Alone in the darkness, confined to his solitary booth, the projectionist hunches over his workspace. Gripped between his teeth, the focused beam of a torch glistens as he pans left to right robotically across his environment. Switches crack, knobs rotate, light cuts the dark illuminating his bay of equipment. Spoons crystallised with the remains of previous experiments lay littered across his small workbench, cluttered with measuring cups, discarded brushes, broken speakers and a variety of liquids, all coruscating brilliantly under the florescent light from the substances that desperately cling to them.

Calmly, he dusts the speaker cone with a fine white powder. He does not breathe. Particles drift and shimmer, catching the light as they float off into the ether. The residue is dragged down the front of his top leaving two radiating stripes. He leans in close to the pungent magenta glow that lights his eyes and teeth with a focused azure hue and adds more ingredients.

Powders are filtered, liquids are funnelled, concocting vivid visual potions, intoxicating and entrancing the viewer with a kaleidoscope of colours. He turns up the volume. Sound waves cut forms and shapes sending the glaring materials skywards on pathways towards the dark precipice that awaits outside the speaker, their ambient glow withers like the dying embers of a fire as each particle falls into the abyss.

He delicately sprinkles his final ingredient into the speaker cone, a crystal-like material that burns vibrantly. Together they dance like a rage of tracer bullets in the night skies of a battlefield, clashing and weaving amongst each other. This is beautiful. This is cymatics.

Zach Walker, a self confessed tech addict with a penchant for collecting, destroying and rebuilding old gadgetry, is a London based visual effects artist with a vision to change the perception of how we digest live music.

I want what I do to educate people. I want people to figure out what I am doing, why I am doing it. Draw diagrams and write up instructions. What I am doing is not a big secret

Originally from Snoqualmie, a small town in North Bend, Washington, America. A green wonderland populated by majestic mountain ranges, divided by waterfalls, titanic gorges and acres of lush forestry. An inspirational gold mine that is worlds apart from the grey, smog fuelled concrete jungle of London, where Zach currently resides.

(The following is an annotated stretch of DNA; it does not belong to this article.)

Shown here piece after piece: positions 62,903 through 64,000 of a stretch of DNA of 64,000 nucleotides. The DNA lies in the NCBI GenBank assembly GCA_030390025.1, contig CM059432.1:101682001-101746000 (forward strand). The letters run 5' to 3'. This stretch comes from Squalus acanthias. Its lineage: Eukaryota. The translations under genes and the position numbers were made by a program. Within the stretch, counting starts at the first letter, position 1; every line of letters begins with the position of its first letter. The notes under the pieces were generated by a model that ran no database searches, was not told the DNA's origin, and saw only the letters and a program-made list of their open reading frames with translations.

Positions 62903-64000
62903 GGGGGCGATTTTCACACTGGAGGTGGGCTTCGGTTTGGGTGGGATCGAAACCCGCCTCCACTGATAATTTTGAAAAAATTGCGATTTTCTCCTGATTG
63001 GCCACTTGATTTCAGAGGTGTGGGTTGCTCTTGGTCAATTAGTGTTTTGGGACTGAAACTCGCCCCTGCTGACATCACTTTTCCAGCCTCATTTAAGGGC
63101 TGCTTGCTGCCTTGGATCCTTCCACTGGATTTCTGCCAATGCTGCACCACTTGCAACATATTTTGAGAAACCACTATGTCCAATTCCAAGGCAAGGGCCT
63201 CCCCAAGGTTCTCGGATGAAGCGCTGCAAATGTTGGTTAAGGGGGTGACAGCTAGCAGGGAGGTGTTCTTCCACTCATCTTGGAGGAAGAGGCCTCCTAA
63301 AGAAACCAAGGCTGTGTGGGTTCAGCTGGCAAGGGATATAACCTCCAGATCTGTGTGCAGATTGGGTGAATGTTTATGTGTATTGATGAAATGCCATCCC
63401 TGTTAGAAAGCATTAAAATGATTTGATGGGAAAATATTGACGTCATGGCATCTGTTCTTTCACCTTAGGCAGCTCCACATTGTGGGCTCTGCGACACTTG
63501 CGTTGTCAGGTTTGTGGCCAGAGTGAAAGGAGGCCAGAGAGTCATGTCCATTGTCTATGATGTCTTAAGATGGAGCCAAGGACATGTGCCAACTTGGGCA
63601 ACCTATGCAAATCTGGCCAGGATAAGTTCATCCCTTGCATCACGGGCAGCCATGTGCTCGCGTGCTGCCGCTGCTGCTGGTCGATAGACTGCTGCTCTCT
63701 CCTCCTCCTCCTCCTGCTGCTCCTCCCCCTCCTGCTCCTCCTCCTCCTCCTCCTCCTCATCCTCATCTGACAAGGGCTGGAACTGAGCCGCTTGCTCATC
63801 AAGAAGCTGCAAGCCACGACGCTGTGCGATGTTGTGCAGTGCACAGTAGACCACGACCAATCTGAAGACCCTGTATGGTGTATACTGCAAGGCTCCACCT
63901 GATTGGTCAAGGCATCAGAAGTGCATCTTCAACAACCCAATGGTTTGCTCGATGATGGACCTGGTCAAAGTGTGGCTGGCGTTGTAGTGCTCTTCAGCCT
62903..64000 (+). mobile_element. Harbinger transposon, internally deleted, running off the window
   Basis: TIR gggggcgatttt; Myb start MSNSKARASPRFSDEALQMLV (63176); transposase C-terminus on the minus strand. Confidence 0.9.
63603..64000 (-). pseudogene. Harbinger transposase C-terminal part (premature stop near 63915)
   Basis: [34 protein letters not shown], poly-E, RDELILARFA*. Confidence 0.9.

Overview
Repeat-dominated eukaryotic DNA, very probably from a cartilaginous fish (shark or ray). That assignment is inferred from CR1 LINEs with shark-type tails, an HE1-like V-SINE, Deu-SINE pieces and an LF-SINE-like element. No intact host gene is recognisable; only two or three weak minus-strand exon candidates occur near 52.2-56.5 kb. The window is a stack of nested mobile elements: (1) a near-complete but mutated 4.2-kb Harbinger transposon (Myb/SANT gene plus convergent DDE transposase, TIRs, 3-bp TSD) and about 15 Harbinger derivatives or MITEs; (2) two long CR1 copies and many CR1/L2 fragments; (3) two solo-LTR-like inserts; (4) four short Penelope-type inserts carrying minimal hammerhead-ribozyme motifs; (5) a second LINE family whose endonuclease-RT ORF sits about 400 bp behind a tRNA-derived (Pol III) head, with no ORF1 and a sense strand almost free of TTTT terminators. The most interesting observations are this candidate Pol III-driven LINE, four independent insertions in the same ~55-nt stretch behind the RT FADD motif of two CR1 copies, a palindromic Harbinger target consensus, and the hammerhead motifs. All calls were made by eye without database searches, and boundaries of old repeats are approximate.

Zach’s early explorations into the audiovisual world started as a teenager. At school, Zach studied photography and used the wilderness around him as his subject matter. Whilst studying, he worked with his Father who operates as a Glazier.

"I could throw glass into a massive skip and hear it shatter. It was incredible. I could hit glass with a hammer and fucking sledge hammers and shit. Destruction is a part of life, and I love destroying things. I love smashing things and fucking breaking things, that's probably why I do what I do"

Zach found a love for sound, destruction and reconstruction. Dipping into skips and pulling out old discarded electronic items like a homeless Lucius Fox, Zach would return to his 'Batcave' and manipulate the old into something new and unique, either a piece of art or a functional piece of electronics. This became one of the founding blocks that forged the journey to his career.

His most refined artistic venture, is a hand built analogue cymatics system. A system that allows Zach to visualise sound in a way that is truly unique and engaging to the audience, whether being at a live music festival in front of thousands or a small audience in an exhibition space. swung by Zach's studio space located in Hoxton to see what all this is about. A small space, perfumed by the scent of freshly ground Italian coffee. The walls are decked out with boxes stacked upon boxes all full of equipment and cabling, all methodically placed with each box's contents detailed and labeled. On the desk, equipment and tools chaotically sprawl across the wooden surface. Burnt out and worn speakers, cabling and controllers duct taped together, canisters with coloured sands, tubes of dye with fluids oozing from the cracks, the remnants of cornstarch dust the surface, and splatters of red paint lace the table and equipment like the blood of dispatched warriors in an ancient conflict.